Here Burns My Candle by Liz Curtis Higgs
A mother who cannot face her future.
A daughter who cannot escape her past.
Lady Elisabeth Kerr is a keeper of secrets. A Highlander by birth and a Lowlander by marriage, she honors the auld ways, even as doubts and fears stir deep within her. Her husband, Lord Donald, has secrets of his own, well hidden from the household, yet whispered among the town gossips. His mother, the dowager Lady Marjory, hides gold beneath her floor and guilt inside her heart. Though her two abiding passions are maintaining her place in society and coddling her grown sons, Marjory’s many regrets, buried in Greyfriars Churchyard, continue to plague her. One by one the Kerr family secrets begin to surface, even as bonny Prince Charlie and his rebel army ride into Edinburgh in September 1745, intent on capturing the crown.
A timeless story of love and betrayal, loss and redemption, flickering against the vivid backdrop of eighteenth-century Scotland, Here Burns My Candle illumines the dark side of human nature, even as hope, the brightest of tapers, lights the way home.
LIZ CURTIS HIGGS is the author of twenty-seven books with three million copies in print, including: her best-selling historical novels, Thorn in My Heart, Fair Is the Rose, Christy Award-winner Whence Came a Prince, and Grace in Thine Eyes, a Christy Award finalist; My Heart’s in the Lowlands: Ten Days in Bonny Scotland, an armchair travel guide to Galloway; and her contemporary novels, Mixed Signals, a Rita Award finalist, and Bookends, a Christy Award finalist. Visit the author’s extensive website at www.lizcurtishiggs.com.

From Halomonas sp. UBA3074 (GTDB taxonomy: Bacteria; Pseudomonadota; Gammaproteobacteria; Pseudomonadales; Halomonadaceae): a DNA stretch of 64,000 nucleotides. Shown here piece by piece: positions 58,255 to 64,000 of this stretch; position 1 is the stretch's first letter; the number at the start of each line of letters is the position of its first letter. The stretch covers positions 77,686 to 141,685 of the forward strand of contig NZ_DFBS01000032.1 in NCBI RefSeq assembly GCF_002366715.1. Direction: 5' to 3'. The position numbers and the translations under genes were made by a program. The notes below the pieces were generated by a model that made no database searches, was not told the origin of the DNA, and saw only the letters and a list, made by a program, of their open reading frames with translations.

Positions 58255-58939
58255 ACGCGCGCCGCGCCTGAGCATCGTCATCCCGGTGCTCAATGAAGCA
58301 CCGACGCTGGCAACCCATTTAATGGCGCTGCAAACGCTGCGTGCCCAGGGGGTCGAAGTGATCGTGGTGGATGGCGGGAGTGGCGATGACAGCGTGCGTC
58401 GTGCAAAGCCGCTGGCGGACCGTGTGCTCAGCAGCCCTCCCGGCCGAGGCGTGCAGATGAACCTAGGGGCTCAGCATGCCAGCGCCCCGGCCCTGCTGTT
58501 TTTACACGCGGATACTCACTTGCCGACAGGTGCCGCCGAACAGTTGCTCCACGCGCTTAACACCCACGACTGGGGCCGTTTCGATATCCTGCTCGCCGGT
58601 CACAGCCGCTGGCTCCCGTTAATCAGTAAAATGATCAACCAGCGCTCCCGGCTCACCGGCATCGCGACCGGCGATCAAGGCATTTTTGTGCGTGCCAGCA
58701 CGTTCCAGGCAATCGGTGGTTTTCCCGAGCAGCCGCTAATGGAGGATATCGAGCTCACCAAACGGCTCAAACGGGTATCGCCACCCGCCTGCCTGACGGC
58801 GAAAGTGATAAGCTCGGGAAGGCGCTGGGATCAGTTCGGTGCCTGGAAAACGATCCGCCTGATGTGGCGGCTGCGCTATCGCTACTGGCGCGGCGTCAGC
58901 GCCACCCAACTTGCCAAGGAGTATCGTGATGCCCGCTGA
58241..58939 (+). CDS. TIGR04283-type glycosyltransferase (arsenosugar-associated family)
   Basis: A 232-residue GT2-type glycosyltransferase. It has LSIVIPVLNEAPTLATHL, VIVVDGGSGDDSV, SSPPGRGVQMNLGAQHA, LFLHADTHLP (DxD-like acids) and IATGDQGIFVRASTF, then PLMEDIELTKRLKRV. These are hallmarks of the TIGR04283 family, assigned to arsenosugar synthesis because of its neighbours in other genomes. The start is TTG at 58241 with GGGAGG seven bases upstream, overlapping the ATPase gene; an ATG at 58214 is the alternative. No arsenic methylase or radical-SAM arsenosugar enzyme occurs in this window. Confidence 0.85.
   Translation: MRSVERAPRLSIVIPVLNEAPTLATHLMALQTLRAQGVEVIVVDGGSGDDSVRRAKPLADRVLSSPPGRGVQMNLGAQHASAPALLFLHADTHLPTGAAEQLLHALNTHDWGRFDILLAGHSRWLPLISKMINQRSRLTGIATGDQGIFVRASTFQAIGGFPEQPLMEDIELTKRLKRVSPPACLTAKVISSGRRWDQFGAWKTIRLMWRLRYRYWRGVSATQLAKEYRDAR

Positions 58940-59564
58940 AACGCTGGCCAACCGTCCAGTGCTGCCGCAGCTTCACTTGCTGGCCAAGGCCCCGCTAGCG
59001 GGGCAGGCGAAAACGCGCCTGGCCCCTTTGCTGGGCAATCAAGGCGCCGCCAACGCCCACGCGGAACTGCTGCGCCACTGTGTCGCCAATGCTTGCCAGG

I loved the way the author took the story of Ruth and Naomi and gave it a different backdrop, 18th century Scotland. I enjoyed the story but admittedly I was one of those who struggled in the beginning quarter of the book because of the Scottish dialect woven throughout and the old way of speaking represented in the book. But once I got into the rhythm of that then the story really flowed along. I loved the historical aspect to the story and thought is was well presented. You learned of the historical goings on of the time without the story becoming dry and bogged down allowing the relationships playing amongst the main characters to be forefront. If you like Liz Curtis Higgs novels or historical fiction in general then I'm sure you would enjoy this book.
Thanks to Waterbrook Multnomah for providing this book for review.
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